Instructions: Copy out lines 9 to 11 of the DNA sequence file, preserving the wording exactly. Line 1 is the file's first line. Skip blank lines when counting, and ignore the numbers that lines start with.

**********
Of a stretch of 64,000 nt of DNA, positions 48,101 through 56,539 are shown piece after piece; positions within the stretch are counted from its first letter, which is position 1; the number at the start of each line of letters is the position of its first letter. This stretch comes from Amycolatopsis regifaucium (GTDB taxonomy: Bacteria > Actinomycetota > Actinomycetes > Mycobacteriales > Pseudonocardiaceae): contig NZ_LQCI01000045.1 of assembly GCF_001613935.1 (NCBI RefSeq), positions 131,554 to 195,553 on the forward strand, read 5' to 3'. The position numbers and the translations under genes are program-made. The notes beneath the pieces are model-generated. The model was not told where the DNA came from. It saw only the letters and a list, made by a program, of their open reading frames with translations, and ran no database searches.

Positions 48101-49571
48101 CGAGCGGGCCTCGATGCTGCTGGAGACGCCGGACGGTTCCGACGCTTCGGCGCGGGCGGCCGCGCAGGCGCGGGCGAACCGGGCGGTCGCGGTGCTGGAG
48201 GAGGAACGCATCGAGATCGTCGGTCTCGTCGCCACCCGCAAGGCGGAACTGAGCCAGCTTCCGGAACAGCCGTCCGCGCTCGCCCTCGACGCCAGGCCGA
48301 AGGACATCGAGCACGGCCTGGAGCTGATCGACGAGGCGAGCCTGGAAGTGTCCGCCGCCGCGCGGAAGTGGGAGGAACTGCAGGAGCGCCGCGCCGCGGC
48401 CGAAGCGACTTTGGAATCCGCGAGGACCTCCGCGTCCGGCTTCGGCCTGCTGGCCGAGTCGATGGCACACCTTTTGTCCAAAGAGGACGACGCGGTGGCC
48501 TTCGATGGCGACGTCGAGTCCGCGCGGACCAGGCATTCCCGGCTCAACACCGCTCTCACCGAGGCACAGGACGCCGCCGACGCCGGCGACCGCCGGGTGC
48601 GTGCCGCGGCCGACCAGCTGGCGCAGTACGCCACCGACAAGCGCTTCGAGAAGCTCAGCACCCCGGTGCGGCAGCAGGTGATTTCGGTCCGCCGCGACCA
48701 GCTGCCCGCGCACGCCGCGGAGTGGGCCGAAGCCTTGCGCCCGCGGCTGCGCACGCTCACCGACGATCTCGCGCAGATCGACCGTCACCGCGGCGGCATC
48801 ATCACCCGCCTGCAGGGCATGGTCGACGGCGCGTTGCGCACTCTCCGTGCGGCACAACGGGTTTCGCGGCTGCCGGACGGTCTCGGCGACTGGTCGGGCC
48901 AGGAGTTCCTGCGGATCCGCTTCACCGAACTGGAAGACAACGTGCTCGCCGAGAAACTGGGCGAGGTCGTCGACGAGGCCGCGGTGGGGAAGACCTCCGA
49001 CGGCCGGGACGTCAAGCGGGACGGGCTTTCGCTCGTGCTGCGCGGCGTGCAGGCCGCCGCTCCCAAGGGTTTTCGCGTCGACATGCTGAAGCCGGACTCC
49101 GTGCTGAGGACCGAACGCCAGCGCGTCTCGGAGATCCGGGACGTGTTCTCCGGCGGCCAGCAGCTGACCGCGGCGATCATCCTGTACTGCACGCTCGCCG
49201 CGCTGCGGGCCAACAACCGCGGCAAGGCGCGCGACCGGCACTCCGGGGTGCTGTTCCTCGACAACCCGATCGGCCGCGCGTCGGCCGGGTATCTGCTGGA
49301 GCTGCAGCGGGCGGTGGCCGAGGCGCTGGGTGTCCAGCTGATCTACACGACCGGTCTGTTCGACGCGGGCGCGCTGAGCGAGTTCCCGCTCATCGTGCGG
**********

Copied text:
48701 GCTGCCCGCGCACGCCGCGGAGTGGGCCGAAGCCTTGCGCCCGCGGCTGCGCACGCTCACCGACGATCTCGCGCAGATCGACCGTCACCGCGGCGGCATC
48801 ATCACCCGCCTGCAGGGCATGGTCGACGGCGCGTTGCGCACTCTCCGTGCGGCACAACGGGTTTCGCGGCTGCCGGACGGTCTCGGCGACTGGTCGGGCC
48901 AGGAGTTCCTGCGGATCCGCTTCACCGAACTGGAAGACAACGTGCTCGCCGAGAAACTGGGCGAGGTCGTCGACGAGGCCGCGGTGGGGAAGACCTCCGA